Hybrid electric vehicles (HEV) and electric vehicles (EV) have multiple architectural variations. Figure 1 shows a simplified block diagram of a couple of these architectures. For the strong (or parallel) hybrid and the pure EV (no engine), a high voltage (HV) bus supplied by a large battery, drives the electric powertrain. Power levels of the inverter and motor/generator range from ~ 60 kW up to and over 180 kW. Along with the large Li-Ion battery, a significant investment is required to develop these architectures. Most of the components are bidirectional, allowing for power to go from the battery to the inverter, which turns the motor and moves the vehicle (traction drive). When decelerating, the momentum of the vehicle turns the generator, which drives power back through the inverter and charges the battery (regenerative braking).
Figure 1: HEV/EV Power Train Architectures
In the mild hybrid (MH), the motor/generator, inverter and battery are also bidirectional. They are not large enough to drive the vehicle by themselves (as in the HEV or EV), but instead are used to supplement the engine power during acceleration and recharge the battery during deceleration. The voltage level for MHs is typically 48 V, keeping the bus structure under the 60 V safety rating for HV. The DC:DC converter is also bidirectional for MHs. In addition to charging the 12 V battery from the 48 V bus, the DC:DC converter also needs to convert power from the 12 V bus to the 48 V bus. The main application is to pre-charge the 48 V bus (i.e. input capacitance of the inverter), before contactors connect the 48 V battery to this bus. The pre-charge equalizes the voltage of the battery and the input to the inverter, minimizing arcing across the contactor. So how does one test the bidirectional nature of HEV/EV power converters?
Bidirectional power flow requires test solutions that are capable of sourcing and sinking power to the power converter, for example simulating the Li-Ion battery when testing the DC side of the traction inverter or the DC:DC converter. This is traditionally accomplished by connecting a power supply and an electronic load in parallel. However, external circuitry (i.e. diode to stop current flow into the power supply) and cumbersome ‘two-instrument’ programming typically doesn’t allow for smooth signal transitions between sourcing and sinking power, reflecting an inaccurate simulation of the operating conditions. Reference ‘Conquering the Multi Kilowatt Source/Sink Test Challenge – Application Note’ (https://literature.cdn.keysight.com/litweb/pdf/5991-2873EN.pdf?id=2373832) to learn more about this test challenge.
Electronic loads typically dissipate the power transferred to them from the DC:DC converter. But this dissipated power (heat) can start to add up, especially for test applications where multiple DC:DC converters are tested in parallel. Because of the need to remove the heat from the electronic loads, they are often large with significant forced air (via fans) or potentially even water circulation to cool them. Therefore, it is necessary to increase test system size and HVAC requirements to remove the heat from the facility.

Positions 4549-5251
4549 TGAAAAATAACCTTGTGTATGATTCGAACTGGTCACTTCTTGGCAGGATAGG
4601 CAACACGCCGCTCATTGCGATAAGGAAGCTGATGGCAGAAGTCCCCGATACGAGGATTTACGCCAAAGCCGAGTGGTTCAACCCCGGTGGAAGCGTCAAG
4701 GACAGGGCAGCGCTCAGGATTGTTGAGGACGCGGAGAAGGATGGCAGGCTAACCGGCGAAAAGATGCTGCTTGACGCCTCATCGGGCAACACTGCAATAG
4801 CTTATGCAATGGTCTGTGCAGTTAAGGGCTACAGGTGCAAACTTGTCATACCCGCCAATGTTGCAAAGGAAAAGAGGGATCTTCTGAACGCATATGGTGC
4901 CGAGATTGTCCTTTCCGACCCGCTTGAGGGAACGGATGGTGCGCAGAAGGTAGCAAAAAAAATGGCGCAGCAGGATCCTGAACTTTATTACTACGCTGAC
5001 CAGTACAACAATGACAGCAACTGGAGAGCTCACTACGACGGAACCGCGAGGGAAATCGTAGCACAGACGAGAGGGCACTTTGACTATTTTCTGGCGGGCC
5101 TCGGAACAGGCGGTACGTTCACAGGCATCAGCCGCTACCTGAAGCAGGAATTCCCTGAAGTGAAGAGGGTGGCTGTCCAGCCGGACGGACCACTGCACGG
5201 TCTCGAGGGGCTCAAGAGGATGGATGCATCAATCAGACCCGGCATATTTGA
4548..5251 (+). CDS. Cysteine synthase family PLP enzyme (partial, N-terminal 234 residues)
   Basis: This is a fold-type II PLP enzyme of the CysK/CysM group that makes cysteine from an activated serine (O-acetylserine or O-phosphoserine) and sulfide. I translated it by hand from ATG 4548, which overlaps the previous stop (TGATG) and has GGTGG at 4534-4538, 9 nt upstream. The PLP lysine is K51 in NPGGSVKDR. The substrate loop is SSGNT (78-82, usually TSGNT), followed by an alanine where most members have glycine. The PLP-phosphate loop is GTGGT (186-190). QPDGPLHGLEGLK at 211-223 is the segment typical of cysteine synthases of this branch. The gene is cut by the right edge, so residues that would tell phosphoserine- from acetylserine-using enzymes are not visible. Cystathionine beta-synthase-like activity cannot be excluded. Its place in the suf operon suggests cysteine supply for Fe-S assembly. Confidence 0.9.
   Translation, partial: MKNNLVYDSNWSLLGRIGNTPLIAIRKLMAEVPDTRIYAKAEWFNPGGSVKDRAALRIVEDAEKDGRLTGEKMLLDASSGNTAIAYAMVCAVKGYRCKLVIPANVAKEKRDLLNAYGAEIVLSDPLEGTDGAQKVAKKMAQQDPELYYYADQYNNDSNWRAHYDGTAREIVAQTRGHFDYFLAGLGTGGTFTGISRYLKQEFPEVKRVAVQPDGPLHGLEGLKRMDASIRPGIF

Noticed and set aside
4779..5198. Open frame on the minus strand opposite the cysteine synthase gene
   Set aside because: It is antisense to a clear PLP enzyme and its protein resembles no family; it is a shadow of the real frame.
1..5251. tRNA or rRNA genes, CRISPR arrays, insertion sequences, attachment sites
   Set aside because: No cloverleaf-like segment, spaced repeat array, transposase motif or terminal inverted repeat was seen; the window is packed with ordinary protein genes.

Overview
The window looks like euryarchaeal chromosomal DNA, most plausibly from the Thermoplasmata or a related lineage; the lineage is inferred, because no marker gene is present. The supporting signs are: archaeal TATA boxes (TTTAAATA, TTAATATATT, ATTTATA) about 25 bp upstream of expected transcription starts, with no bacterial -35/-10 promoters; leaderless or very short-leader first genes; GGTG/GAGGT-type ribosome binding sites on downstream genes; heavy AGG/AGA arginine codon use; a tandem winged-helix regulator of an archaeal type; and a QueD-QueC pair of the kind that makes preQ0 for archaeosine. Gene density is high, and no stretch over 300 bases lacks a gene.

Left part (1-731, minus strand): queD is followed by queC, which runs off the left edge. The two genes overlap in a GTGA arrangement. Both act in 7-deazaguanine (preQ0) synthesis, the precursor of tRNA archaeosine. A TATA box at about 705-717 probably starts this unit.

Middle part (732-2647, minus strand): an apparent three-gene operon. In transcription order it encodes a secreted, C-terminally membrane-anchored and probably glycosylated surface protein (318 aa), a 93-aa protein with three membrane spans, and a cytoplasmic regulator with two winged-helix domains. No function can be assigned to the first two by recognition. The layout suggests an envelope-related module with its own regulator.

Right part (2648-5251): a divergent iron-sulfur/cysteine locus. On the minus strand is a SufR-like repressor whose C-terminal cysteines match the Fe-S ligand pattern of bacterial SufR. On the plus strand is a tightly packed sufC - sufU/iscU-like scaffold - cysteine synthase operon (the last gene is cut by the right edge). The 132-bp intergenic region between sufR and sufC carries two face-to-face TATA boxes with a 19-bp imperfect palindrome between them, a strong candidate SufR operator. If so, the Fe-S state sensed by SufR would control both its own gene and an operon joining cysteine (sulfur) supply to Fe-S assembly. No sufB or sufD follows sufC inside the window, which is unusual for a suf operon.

To address these challenges, multiple vendors are introducing integrated source/sink solutions in a single product. The products can seamlessly move from sourcing current (Quadrant I) to sinking current (Quadrant II) without external circuits or synchronized programming of a separate power supply and electronic load (see Figure 2). The integration enables a smooth output waveform that correctly simulates the bidirectional DC:DC converter’s transition between opposite directions of power flow.
Figure 2 – Source/Sink Power System
When the power system sources power to the DC:DC converter, most of the power (depending on the efficiency) is passed through the converter to the automotive load. When the power system sinks power from the DC:DC converter, the power must be absorbed by the power system. At the 5kW power level and above, there are source/sink power systems and electronic loads that regenerate (or return) the power to the AC mains (see Figure 2). This technique is not 100% efficient, but most designs allow ~ 90% of the power to be delivered back to the grid. This leaves only 10% of the power (~500W in the case of a 5 kW product) to be dissipated as heat. The result is a dramatic reduction in size of the products and the HVAC cost to remove heat from the test system environment.
The important thing to note for regenerative solutions is the fidelity of the power being returned to the AC mains. If you work in manufacturing, any distortion in the power returned to the AC mains will be amplified by the number of test systems in the facility. ‘Dirty Power’ can create intermittent problems in your facility, requiring isolation transformers for each test system to help mitigate the problem created by poor regeneration. It is best to check with the product vendor to confirm low distortion power is returned to the AC mains (see Figure 3).
Figure 3: THD & PF measurements on power returned to AC mains from Keysight’s RP7900A Regenerative Power System. Measurements made with PA2203A IntegraVision Power Analyzer
Keysight Technologies provides many solutions for the HEV/EV market, including DC:DC converter design and test. For more information on the RP7900A RPS (Figure 4) go to www.keysight.com/find/ev1003a.
With its recent acquisition of Scienlab, Keysight Technologies has a comprehensive test and measurement portfolio to serve the HEV/EV market. For more solutions, please visit: www.scienlab.com.
Figure 4: RP7900A Regenerative Power System